STYLE

Are We Too Uptight About What We Feed Our Kids?

26/04/2011 10:39 | Updated 22 May 2015

When my daughter turned five, I asked her what she'd like to eat at her birthday party. She requested sausages, sausage rolls, pizza, biscuits, crisps and cake.

Predictably unhealthy, but it was her birthday, so we were happy to oblige – with a few bowls of strawberries and grapes thrown in for good measure.

As we carried out plate after plate of party food to a table of 20 children we all agreed that there was no way they'd ever manage to eat it all.

Forty-five minutes later, half the children were still sitting at the table, happily munching their way through piles of party rings. When we asked if they wanted to come and play they said no. There was no way they were going to pass up the opportunity to eat so much forbidden food. They scoffed the lot.

These days, houmous and crudites are always on the menu at children's parties, in the same way that jelly and ice cream was always served up when I was a kid. Parents always dump some on their children's plates, and that's where they stay.

Add a packet of crisps or a chocolate biscuit to your child's packed lunch and their teacher is likely to ask for a quiet word as many schools have put a blanket ban on unhealthy snacks.

And you'll notice raised eyebrows and disapproving looks if you let your child snack on crisps or chocolate buttons instead of offering apples, carrot sticks or bananas.

While I applaud the work that Jamie Oliver has done to improve the quality of school meals and raise awareness about the importance of healthy eating, I can't help but feel that, among middle class parents at least, the pendulum has swung so far the other way that we're on the verge of creating a generation of disordered eaters.

Surely the key to healthy eating is to avoid thinking of foods as "good" or "bad" – and banning our kids from eating chocolate, ice cream, burgers and pizza means that once they get a taste they'll find it hard to stop.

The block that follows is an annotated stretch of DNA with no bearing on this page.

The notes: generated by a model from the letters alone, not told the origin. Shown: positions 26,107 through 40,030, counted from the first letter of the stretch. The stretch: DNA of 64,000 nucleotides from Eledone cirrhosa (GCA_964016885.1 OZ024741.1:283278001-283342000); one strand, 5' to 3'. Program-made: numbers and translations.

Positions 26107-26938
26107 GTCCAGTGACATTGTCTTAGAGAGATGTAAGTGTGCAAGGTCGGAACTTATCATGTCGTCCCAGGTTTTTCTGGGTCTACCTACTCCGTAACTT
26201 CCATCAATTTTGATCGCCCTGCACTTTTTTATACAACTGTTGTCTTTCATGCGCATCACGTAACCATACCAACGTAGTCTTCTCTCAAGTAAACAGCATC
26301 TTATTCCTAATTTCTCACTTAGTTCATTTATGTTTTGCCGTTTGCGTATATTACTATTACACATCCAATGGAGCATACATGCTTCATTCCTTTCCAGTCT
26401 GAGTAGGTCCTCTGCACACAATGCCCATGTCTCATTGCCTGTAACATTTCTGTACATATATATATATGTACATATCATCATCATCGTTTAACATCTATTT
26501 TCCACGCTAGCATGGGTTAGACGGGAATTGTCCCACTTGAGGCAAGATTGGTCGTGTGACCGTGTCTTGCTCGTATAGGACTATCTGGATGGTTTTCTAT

My daughter has always liked fruit and vegetables, but she's also quite partial to pizza, chocolate buttons and salt and vinegar crisps. We've been careful to avoid using food as a reward, but we've never felt it necessary to teach her that some foods are totally out of bounds.

I'm all for establishing healthy eating habits, but even Jamie Oliver admits that he enjoys a bar of chocolate from time to time – and he's recently spoken out in support of McDonalds.

I don't think it's a coincidence that when we asked my daughter if she wanted to eat a chocolate egg on Easter Sunday she said no, she'd rather have an apple. Whenever she has an ice cream she gets bored half way through, and she rarely finishes a packet of crisps.

So I think it's about time that we stopped making each other feel bad about what we feed our children.

Food should be a pleasure, not a chore, and there's more to being a good parent than serving up five a day.

So try not to judge the parents who take their kids for a Happy Meal at the weekend or buy a tube of Smarties on the way home from school. They just might be teaching their children more about healthy eating than the ones who only hand out rice cakes and raisins.

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